Johns adds that he finds the third of these "planks" – remunerating duration, intensity, and onerousness of socially valued labor – "most problematic," "because the central plank of the communist programme has long been the abolition of wage labour." I hope readers are already a bit alarmed at the formulation that a claim is "most problematic" because it conflicts with another claim that the critic takes as "central." Johns, however, usefully explains further: "parecon … instead of abolishing wage labour proposes a "fair" way of allocating wages."
Whether parecon is wise to do this, we address below. Interestingly, Johns puts the word "fair" in quotes, but never in the essay addresses whether the parecon norm strikes him as anything other than "fair," equitable, etc. That isn't the issue for Johns. The issue for him is instead his concern that having any way of allocating income at all, other than individual's personal preferences deciding how much they work, and what they get, is problematic.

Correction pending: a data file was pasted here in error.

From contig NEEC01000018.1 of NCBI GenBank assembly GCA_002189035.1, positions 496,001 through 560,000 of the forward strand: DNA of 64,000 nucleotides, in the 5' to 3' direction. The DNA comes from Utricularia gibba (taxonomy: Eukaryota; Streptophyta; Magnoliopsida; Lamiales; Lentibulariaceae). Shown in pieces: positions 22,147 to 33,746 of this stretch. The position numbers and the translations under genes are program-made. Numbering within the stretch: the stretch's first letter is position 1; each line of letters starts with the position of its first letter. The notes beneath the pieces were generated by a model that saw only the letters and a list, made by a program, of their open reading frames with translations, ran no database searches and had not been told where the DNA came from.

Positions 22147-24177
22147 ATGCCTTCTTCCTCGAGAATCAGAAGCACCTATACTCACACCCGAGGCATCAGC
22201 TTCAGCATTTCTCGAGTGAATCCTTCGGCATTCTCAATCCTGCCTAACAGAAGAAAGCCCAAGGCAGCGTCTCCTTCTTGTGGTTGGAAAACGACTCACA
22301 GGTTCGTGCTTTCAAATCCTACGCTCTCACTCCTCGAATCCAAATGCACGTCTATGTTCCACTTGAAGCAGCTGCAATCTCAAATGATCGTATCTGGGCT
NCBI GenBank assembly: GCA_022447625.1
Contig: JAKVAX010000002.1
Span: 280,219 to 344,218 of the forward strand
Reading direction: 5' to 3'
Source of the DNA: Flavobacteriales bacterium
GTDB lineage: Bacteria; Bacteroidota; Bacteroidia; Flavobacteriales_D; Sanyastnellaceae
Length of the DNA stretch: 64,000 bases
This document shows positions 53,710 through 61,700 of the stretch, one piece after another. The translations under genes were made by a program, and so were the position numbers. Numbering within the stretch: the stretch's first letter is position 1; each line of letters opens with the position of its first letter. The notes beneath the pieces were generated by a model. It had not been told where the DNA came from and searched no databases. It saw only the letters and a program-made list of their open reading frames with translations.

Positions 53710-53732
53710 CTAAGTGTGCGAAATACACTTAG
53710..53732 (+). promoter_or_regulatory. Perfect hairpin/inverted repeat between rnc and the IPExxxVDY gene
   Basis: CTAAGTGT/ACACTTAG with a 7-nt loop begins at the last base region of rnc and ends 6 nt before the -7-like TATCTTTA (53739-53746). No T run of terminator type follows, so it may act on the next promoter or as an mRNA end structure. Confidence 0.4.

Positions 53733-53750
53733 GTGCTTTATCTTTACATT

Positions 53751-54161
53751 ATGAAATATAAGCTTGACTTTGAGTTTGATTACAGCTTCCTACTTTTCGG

First, Johns is saying, as best I can tell, that to have a fair – and I prefer the word equitable – way of allocating income is already, transparently (he offers no argument, only the statement) to preserve "wage labor." This may be horribly confused depending on Johns precise meaning.
Wage labor, sometimes called wage slavery, is a term most often meant to cover the employment and payment of workers by owners via a system of workers selling their ability to do work for some period of time to owners who in turn extract as much actual work as they can coerce from the workers' time they have bought control over, all for maximizing owners' profits. Okay, Johns says he rejects that. Well, parecon advocates too say, we reject that. Are parecon advocates missing something that means that, no, they really are trying to preserve "wage labor," meant this way? That seems to me to perhaps be what Johns is implying, and certainly something that others have at times asserted.